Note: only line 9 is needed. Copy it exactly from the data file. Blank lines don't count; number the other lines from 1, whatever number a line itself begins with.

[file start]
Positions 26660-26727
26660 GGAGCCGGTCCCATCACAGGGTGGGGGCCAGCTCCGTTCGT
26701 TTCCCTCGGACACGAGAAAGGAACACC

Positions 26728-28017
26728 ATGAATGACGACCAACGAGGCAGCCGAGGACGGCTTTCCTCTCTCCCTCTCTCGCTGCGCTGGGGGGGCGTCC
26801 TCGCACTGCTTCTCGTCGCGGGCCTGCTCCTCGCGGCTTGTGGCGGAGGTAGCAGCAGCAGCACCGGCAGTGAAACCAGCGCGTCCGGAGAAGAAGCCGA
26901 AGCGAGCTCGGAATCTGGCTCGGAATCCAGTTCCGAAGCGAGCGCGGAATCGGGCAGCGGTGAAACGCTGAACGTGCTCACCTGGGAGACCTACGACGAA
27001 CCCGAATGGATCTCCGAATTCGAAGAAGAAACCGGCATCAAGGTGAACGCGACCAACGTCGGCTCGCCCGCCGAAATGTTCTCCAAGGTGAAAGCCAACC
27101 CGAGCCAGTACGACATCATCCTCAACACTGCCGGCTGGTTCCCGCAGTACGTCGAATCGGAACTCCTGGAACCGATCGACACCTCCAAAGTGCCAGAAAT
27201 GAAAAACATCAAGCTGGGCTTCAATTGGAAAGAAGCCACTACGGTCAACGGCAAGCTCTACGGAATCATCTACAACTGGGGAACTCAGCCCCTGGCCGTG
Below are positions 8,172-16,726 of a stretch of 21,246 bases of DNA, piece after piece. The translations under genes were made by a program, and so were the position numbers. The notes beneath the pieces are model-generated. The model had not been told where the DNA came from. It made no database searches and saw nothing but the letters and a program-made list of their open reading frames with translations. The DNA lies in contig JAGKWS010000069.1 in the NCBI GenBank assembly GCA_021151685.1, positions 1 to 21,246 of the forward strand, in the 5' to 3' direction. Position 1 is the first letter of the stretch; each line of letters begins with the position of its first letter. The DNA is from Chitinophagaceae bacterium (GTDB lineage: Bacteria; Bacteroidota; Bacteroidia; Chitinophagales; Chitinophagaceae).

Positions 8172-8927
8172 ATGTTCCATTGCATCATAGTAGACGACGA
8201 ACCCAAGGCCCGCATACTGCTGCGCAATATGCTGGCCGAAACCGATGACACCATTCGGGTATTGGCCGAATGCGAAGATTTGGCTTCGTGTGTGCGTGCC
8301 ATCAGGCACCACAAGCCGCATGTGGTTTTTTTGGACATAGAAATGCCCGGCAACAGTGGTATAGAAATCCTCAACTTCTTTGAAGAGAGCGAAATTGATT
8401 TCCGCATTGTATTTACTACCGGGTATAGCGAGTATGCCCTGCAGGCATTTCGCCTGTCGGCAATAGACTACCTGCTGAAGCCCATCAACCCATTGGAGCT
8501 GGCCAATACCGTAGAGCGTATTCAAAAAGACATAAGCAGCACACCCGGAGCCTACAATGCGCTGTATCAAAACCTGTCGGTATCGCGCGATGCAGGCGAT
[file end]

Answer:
27101 CGAGCCAGTACGACATCATCCTCAACACTGCCGGCTGGTTCCCGCAGTACGTCGAATCGGAACTCCTGGAACCGATCGACACCTCCAAAGTGCCAGAAAT